Running head: COMPENSATORY VS NON COMPENSATORY MODELS Compensatory vs Non Compensatory Models Comparing Cognitive Applications in Decision Making Carla Martin Grand Canyon University Psychology 583-0500 August 28th 2019 Humans by design are often faced with several decision making tasks based on several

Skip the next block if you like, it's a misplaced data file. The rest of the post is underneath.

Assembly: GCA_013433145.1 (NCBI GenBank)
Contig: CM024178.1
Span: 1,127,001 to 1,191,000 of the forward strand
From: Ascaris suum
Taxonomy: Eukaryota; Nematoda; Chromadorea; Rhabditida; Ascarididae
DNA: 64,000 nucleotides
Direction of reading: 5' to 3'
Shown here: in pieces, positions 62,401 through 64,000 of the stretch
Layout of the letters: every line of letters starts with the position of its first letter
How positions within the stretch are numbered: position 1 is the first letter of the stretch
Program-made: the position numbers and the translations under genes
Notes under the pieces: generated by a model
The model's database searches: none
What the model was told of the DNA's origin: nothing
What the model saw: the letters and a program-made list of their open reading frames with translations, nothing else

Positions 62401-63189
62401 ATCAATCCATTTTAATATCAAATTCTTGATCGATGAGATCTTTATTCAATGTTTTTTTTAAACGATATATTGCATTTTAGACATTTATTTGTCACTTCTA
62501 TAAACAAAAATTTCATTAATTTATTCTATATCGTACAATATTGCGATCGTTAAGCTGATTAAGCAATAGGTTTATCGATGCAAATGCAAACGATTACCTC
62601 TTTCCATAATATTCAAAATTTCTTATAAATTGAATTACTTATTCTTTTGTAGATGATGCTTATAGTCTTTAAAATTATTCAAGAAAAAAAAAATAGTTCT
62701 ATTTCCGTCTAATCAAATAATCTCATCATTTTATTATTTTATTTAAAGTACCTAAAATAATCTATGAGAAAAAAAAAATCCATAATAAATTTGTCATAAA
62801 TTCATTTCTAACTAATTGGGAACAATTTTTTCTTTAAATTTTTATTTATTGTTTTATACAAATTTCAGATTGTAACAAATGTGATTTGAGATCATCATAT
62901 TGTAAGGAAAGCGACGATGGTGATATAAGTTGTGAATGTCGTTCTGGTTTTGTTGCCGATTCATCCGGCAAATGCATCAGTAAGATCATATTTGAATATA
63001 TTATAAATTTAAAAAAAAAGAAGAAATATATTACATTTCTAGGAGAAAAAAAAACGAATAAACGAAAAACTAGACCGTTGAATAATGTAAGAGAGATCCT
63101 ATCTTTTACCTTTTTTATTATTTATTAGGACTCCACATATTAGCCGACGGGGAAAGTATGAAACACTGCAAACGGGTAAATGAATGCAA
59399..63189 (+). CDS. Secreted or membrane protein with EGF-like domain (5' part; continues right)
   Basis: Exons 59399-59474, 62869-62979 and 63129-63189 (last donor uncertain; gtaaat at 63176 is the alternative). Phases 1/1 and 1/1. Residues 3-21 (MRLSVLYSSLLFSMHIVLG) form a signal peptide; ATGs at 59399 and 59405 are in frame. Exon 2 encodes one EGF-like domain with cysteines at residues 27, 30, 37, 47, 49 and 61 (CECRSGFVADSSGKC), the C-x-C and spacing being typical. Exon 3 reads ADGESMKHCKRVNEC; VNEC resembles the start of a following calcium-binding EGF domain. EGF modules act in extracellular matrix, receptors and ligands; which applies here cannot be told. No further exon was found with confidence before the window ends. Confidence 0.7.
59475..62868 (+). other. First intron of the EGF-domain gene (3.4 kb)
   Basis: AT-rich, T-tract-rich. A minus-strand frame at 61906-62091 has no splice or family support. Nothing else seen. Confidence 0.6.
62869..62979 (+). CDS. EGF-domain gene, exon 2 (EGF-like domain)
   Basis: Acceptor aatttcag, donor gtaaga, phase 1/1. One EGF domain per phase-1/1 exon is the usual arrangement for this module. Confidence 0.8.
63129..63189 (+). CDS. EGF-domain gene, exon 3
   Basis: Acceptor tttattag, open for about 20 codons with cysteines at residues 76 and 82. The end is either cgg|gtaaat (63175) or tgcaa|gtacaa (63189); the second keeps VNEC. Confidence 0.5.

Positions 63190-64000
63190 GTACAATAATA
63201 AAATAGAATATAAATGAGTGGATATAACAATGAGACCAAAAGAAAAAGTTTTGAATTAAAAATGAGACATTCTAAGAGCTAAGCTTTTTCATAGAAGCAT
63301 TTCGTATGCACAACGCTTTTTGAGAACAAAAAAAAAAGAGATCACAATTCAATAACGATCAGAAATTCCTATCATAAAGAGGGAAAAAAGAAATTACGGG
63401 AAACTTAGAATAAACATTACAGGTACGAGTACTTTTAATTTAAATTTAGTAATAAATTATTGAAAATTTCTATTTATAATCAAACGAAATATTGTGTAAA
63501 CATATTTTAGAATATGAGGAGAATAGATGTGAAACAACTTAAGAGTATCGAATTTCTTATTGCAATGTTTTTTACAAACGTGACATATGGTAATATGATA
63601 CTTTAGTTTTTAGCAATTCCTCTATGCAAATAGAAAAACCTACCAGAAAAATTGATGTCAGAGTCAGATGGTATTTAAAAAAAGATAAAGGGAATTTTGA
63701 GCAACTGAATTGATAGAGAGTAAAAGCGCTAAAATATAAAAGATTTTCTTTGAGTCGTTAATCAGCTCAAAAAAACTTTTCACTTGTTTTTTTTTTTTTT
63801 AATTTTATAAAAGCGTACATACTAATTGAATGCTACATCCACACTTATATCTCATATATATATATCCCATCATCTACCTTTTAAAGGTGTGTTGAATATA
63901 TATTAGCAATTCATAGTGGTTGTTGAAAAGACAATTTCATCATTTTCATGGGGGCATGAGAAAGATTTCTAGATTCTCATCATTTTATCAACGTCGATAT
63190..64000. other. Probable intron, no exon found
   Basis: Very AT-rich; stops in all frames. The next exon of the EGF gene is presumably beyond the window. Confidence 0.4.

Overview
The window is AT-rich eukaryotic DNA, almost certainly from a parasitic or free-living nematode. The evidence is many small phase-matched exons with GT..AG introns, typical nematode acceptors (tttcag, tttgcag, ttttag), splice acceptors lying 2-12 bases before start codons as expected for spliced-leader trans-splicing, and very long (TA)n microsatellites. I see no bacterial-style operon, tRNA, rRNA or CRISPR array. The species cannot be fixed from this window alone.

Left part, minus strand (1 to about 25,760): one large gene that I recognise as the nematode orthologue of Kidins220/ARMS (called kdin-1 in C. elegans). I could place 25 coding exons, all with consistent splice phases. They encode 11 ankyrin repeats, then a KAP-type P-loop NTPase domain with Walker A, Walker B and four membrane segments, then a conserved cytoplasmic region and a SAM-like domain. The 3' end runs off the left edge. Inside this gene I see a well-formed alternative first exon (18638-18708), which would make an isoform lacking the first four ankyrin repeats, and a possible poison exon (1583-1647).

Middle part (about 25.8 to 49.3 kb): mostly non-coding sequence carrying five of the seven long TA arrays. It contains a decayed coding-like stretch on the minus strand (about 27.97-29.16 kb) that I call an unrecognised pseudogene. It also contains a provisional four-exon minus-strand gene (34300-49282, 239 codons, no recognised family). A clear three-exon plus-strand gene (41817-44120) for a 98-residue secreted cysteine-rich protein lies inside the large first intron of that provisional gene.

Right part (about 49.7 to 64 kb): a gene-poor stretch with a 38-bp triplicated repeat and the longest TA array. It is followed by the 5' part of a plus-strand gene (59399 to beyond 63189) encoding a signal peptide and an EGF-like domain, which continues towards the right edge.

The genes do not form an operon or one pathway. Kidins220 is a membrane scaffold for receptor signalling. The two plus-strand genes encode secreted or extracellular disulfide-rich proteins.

COMPENSATORY VS NON COMPENSATORY MODELS 2 context, scenarios and environments. These decisions are not always simple and oftentimes risk and reward are balanced or can outweigh each other. Whether the decision bears heavily on human factor or not humans are directly affected in any judgement call or decision making. A major theme that is highlighted throughout the final chapter of Cognition: Theories and Applications is judgements, decisions and reasoning as it relates to the fact that people often make mistakes in their performance or process. According to Goldstein (2018) individuals can be misled by heuristic modellike representations. The relative suggestion made is that in considering a variety of possible solution by deductive reasoning, referred to as syllogism, people are brilliant at judging the sustainability or validity of simple deduction. However there are quite easily misled and influenced by the cogent of their conclusion (belief bias) instead of how fiercely they support that conclusion for more compounded ones. Goldstein (2018) further explains that in decision making people can certainly be impacted by context, emotions and the manner in which choices are being presented to them even in cases where these distractions or influences have no significant bearing on the decision to optimize any gains. Goldstein (2018) suggests that the reason for these errors is that they all have a common denominator. Dieckmann, Dippold & Dietrich (2009) suggest that decision makers often use a diversity of decision formats or regulations and heuristics ( an approach to self discovery or problem solving process which affords practical methods that are not always guaranteed ) to discover the most suitable choice amid alternatives. Dieckmann, Dippold & Dietrich (2009) also suggest that decision regulations and formats are often narrated as compensatory or non compensatory.
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